fake food

The Fake Food Scandal

When you hear the term “fake food”, what often comes to mind are the toys children receive along with their toy kitchen set; rubber hamburgers, apples, pieces of bread, etc. However, in America, we have a real fake food problem. Sounds ironic, but the fake food scandal is present among restaurants, grocery stores, college campuses and almost anywhere else food is sold. What is it exactly? Larry Olmstead, author of ‘Real Food, Fake Food” describes it as mislabeled or imposter food. The problem is not that fake food is unhealthier than real food. The problem is in fact that you are a) not getting what you pay for and b) fake food is often illegal.


Olmstead’s book provides many examples of food fraud; however, four of the most common include olive oil, fish and seafood, Parmesan cheese and honey. Parmesan is an easy example of fake food to understand. Similar to many other fake food scandals, including Kobe beef and champagne, Parmesan receives its name from its origin in Parma, Italy. In Parma, strict regulations go into making the authentic Parmigiano-Reggiano cheese. In fact, the cheese can only be considered true if it is made with just three ingredients. Finding Parmesan labelled in United States with only three ingredients is rare. While some may ask if real Parmesan really makes a difference, and to real food aficionados, the taste of real Parmesan is incredible. What to learn from Parmesan is not to label a similar product as the true name, but to consider the regulations that go into making the product first.


In the case of honey, the battle first begins with local honey producers and big name manufacturers. Mass produced honey often receives an ultra-filtration treatment which removes the pollen. Local producers claim this is no longer honey, however no regulations are in place and it is perfectly legal in the United States. The taste preference of the consumer ultimately decides the battle between local and mass produced honey. In addition, producers of honey in the United States grade their own honey without USDA regulation. This means any producer has the ability to claim their own honey meets a certain standard. The United States imports most of the supply of fake honey without knowing so. Many countries dilute their honey with corn syrup or other sugar solutions. The United States deems these mixtures illegal, however without testing; no one knows if this honey solution is indeed fake food.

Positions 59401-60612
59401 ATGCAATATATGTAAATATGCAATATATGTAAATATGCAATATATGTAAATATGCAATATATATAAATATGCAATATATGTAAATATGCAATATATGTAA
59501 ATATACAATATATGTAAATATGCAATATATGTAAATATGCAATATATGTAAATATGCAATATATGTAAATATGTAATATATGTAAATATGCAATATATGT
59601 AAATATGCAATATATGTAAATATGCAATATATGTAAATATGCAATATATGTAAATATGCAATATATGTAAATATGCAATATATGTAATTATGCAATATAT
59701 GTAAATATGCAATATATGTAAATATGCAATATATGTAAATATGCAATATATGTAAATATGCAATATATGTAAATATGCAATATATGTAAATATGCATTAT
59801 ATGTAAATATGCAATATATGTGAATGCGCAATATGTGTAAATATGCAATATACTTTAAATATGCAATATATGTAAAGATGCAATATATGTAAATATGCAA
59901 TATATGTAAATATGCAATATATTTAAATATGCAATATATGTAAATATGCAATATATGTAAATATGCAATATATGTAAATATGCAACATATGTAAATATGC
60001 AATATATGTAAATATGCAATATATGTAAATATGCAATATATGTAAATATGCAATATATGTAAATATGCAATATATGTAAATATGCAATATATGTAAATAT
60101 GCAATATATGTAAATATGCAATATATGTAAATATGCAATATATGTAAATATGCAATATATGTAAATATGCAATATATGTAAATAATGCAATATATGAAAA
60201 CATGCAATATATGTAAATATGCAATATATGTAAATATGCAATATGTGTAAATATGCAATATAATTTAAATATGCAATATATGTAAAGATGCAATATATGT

Olive Oil

Similar to honey, Extra Virgin Olive Oil often does not contain what it advertises. Olive Oil remains the most frequented fake food in the world. In fact, the National Consumers League states that 6 of 11 olive oils are mislabeled. In addition, the New York Times found that 69% of olive oil labelled Extra Virgin do not meet standard. Manufacturers either cut with cheaper oils or do not use olive oil at all, just a mixture of cheap oils and chemicals to mask the flavor. Manufacturers can legally label this oil, “Packed in Italy” or “Imported from Italy.” This deceives consumers to believe that Italy makes the Extra Virgin Olive Oil, while it is only imported to and shipped from Italy.


Another very common example of food fraud is fish and shellfish. When you order seafood such as lobster as a main dish, you can clearly see that the food presented to you is what you ordered. However, in the case of lobster bisque, crab cakes and sushi, this is often not the case. Manufacturers often blend lobster and crab with a cheaper seafood option as to keep cost down while growing profit. Same is true with sushi. Whitefish will often replace tuna in the very common tuna roll. With allergies so common among seafood, fake food in this category can be dangerous.

How to Stop Fake Food

In some cases, stopping food fraud is hard for the consumer. Often with mislabeled foods, restaurants will prepare dishes with a different ingredient than they thought. However, restaurants can do their part in preventing fake food. Especially with honey, experts suggest buying from your local farmers. A simple solution is to check labels. In the case of olive oil, checking the label for “made in” or “grown in” will give you the answer about the origin of your olive oil. To be 100% sure about the validity of your food, do your research to check the validity of your product.

Fake food is a real issue in the United States that often goes unnoticed.  With proper investigation you can do your part to prevent fake food from happening. Real food is worth the difference. It’s time to end the fake food scandal.